‘GMA’ meteorologist Ginger Zee shares past mental struggle during Suicide Prevention Week

Good Morning America’s chief meteorologist Ginger Zee marked Suicide Prevention Week by revealing her past mental health challenges.

On Friday, Zee, 38, shared an Instagram photo of herself as a young reporter in Flint, Michigan smiling brightly at the camera. “This photo always breaks my heart. This was during my first real job on tv at WEYI. This wide, forced smile was not long after my second suicide attempt,” she wrote. “Of course no one at work knew. I was a master at hiding my mental health issues. Especially from myself.

Nothing the timing of Suicide Prevention Week (between Sept. 6 and 12), which calls attention to the public health issue currently increasing among young Americans, Zee noted, “…I often wonder if there is anything I could go back and say to myself the morning I tried to take my own life. I don’t know if I would have been ready to hear it — I don’t know if this message will help — but I feel it is my duty to talk about it — because I was lucky.”

“Beyond the luck, I had the support and financial ability to get the help I needed to treat my mental health issues,” she added. “Not everyone has that.”

“If you or someone you know is having suicidal thoughts, take it seriously,” she urged. “Act immediately. Don’t be afraid to go to the hospital to get urgent help and they can get you to the right type of therapy or medication you may need.” Zee tagged the Instagram handle of the mental health nonprofit Child Mind Institute as a resource.

Two years ago, the Dancing with the Stars alum wrote an essay for ABC News revealing that she struggled with anorexia as a young girl. Calling it a “horrendous spiral that could have taken my life,” Zee explained, “…The choice you do have is asking for help. With therapy and support, I was able to make a dent in the disease. It has been a 25-year process, but therapy, maturity, the support of my family and having my beautiful child has allowed me to get to this point where I am ready to talk about it.”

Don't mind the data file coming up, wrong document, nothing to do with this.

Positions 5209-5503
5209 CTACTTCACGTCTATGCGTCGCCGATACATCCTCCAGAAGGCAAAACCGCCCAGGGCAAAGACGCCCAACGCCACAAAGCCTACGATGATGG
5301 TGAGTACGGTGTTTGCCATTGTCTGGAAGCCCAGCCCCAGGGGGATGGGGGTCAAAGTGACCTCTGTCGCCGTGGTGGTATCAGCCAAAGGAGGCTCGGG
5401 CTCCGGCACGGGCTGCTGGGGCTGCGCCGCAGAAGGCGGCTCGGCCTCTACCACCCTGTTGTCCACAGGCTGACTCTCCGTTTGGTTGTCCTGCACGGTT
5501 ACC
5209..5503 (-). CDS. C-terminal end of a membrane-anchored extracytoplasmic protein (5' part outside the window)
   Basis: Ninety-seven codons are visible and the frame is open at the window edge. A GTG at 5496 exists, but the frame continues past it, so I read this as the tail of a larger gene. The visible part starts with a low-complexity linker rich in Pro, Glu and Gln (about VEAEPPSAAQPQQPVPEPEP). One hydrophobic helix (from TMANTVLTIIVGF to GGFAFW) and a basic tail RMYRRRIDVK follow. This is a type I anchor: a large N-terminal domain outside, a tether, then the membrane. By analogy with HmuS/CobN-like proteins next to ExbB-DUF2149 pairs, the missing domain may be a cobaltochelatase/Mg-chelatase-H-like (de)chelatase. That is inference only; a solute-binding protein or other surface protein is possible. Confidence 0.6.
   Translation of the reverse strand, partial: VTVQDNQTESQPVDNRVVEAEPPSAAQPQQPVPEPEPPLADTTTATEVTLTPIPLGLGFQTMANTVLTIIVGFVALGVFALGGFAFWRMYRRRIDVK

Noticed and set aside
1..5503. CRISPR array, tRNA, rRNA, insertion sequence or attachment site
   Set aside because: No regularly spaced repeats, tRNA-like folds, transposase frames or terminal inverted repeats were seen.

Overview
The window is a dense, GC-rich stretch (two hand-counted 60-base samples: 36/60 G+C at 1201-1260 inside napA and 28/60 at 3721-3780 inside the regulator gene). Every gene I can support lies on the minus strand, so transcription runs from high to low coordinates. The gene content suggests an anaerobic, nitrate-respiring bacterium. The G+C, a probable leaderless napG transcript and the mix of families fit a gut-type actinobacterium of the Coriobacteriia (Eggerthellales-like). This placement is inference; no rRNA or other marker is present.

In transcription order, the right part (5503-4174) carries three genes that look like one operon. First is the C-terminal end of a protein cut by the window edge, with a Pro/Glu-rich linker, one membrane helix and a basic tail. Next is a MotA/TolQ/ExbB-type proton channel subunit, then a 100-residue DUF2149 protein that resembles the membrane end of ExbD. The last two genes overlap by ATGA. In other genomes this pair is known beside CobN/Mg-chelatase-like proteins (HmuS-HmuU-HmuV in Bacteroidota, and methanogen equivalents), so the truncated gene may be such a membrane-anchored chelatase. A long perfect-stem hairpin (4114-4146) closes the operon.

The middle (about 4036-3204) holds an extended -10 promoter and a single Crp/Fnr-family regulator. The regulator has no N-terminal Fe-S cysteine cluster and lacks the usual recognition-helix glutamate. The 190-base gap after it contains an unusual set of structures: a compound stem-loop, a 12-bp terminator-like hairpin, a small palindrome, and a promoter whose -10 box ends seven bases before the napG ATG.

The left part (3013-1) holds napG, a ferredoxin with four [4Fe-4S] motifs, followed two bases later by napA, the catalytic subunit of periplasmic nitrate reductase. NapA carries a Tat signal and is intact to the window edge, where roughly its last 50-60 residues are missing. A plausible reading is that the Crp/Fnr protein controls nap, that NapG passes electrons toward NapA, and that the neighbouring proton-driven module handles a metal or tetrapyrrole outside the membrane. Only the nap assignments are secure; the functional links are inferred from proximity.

And this year during Eating Disorder Awareness Week (from Feb. 24 to March 1), Zee published an open letter to herself as a young girl. “You have no idea that this is a very dangerous disease with the highest death rate of any eating disorder…You’ll probably never be completely cured,” she wrote for Good Morning America. “Anorexia, for you, is something that can be managed but never fully repaired. But every day you have a choice to be honest about how you are feeling and to take care of yourself.”

Becoming a parent (Zee has two sons, ages 2 and 4, with husband Ben Aaron) helped her make peace with her body, but “whenever anxiety or fear bubble up,” she wrote, “you should head to therapy and focus on what in your life feels out of control.”

If you or someone you know is having suicidal thoughts, don’t hesitate to reach out for help. The National Suicide Prevention Lifeline is open 24 hours a day at 800-273-8255.

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